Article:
Books — Like I mentioned, I’m spending lots of time reading Moby-Dick these days. I’ve got about 120 pages to make it through before my class tomorrow night, so hopefully I’ll make a big dent in that before the end of the day. The second half of the book (which thankfully is a slightly shorter reading assignment) is due next week, so I’m planning to be a bit better and not procrastinate all my reading to the day or two before the assignment is due.

My next reading assignment for my Shakespeare class is Much Ado About Nothing, which I (unintentionally) started and finished Friday afternoon. I saw the play at the Globe Theatre while visiting London in 2011, which definitely helped me understand the plot of the play. I’ll be watching Joss Whedon’s recent film adaptation of the play in class Tuesday, so I’m excited to see how it differs from the written play.

As long as I can keep afloat this week (amidst reading, a presentation, a conference, and meetings), life should go back to normal for a week or two. In fact, next week is my fall break, a very welcome opportunity to relax for a day or two. The best news is that by the time I’m on fall break, Gone Girl will be in theaters, and that just might be the highlight of the month of October (at least I hope so).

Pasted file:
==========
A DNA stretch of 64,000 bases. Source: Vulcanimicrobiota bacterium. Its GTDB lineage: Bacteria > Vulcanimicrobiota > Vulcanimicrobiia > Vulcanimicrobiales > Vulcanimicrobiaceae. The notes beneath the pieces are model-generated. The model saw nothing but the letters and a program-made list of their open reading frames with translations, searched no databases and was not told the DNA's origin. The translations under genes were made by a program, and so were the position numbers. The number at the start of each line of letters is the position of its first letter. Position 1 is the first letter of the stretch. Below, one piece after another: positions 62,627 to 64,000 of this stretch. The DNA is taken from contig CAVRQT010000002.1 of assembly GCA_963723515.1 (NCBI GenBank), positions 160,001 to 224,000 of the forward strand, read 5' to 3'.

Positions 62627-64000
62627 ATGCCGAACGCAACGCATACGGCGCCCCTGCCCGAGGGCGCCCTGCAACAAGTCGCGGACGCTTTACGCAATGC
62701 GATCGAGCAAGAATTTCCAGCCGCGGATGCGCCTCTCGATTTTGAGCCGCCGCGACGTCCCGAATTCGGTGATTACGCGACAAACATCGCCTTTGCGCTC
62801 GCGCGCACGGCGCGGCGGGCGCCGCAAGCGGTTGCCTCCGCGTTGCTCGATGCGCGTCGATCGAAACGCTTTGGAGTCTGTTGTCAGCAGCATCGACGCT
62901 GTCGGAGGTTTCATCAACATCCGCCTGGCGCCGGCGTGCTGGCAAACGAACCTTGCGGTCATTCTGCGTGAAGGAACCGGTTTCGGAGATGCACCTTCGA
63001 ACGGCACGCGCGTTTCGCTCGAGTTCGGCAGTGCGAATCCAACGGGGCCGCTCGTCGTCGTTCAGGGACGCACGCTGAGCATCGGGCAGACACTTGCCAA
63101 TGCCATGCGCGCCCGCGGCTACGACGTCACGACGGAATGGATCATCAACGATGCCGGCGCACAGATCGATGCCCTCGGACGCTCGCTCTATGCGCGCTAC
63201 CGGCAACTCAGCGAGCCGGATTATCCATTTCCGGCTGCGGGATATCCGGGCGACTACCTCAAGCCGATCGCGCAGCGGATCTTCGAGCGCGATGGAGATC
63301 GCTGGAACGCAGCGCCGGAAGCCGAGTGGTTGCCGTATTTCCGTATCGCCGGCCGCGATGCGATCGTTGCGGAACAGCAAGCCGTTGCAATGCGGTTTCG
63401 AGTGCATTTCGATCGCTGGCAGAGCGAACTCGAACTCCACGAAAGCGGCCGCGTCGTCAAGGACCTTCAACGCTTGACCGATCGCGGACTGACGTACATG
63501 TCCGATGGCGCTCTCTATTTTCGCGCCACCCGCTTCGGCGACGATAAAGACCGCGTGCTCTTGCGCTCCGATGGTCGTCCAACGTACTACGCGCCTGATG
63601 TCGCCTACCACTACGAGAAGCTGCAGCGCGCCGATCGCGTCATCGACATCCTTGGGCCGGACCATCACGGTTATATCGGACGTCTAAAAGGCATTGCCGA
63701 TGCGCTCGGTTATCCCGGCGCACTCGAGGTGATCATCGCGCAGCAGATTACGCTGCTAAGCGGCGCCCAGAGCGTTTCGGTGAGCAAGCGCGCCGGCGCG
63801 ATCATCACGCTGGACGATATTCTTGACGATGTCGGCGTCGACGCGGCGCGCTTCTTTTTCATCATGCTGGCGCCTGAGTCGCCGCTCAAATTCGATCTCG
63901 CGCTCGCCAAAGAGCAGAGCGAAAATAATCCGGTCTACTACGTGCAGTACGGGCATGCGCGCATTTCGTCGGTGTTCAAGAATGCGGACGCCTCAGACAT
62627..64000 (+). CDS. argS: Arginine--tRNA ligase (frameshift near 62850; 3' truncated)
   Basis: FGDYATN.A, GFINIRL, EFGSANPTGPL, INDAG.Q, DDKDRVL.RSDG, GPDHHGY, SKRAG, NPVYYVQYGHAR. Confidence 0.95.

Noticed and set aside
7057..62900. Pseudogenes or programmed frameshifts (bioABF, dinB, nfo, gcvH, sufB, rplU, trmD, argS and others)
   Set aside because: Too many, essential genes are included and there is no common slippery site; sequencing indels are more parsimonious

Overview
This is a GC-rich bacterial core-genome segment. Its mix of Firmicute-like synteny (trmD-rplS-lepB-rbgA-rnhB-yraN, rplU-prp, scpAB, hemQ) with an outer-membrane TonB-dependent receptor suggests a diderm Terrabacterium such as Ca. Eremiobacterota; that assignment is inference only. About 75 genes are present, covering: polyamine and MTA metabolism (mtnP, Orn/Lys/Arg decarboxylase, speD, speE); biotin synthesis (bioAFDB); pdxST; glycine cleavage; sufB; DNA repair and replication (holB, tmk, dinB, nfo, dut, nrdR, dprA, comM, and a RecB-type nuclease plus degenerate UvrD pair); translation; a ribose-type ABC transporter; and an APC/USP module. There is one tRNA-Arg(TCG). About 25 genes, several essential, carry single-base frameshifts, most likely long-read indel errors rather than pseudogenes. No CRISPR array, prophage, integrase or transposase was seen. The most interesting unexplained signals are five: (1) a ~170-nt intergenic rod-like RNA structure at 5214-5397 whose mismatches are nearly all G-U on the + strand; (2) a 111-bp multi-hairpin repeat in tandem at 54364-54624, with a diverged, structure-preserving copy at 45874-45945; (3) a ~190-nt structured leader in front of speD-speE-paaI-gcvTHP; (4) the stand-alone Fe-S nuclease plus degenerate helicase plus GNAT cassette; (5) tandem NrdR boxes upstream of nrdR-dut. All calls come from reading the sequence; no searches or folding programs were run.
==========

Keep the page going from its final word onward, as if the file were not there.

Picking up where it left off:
Now, back to work. Enjoy your Sunday, everyone!

Book #67: The Narrative of Arthur Gordon Pym of Nantucket, by Edgar Allan Poe

Like I mentioned in my last post, school reading is (unfortunately) taking over my reading time, but in grad school, you can’t expect much else.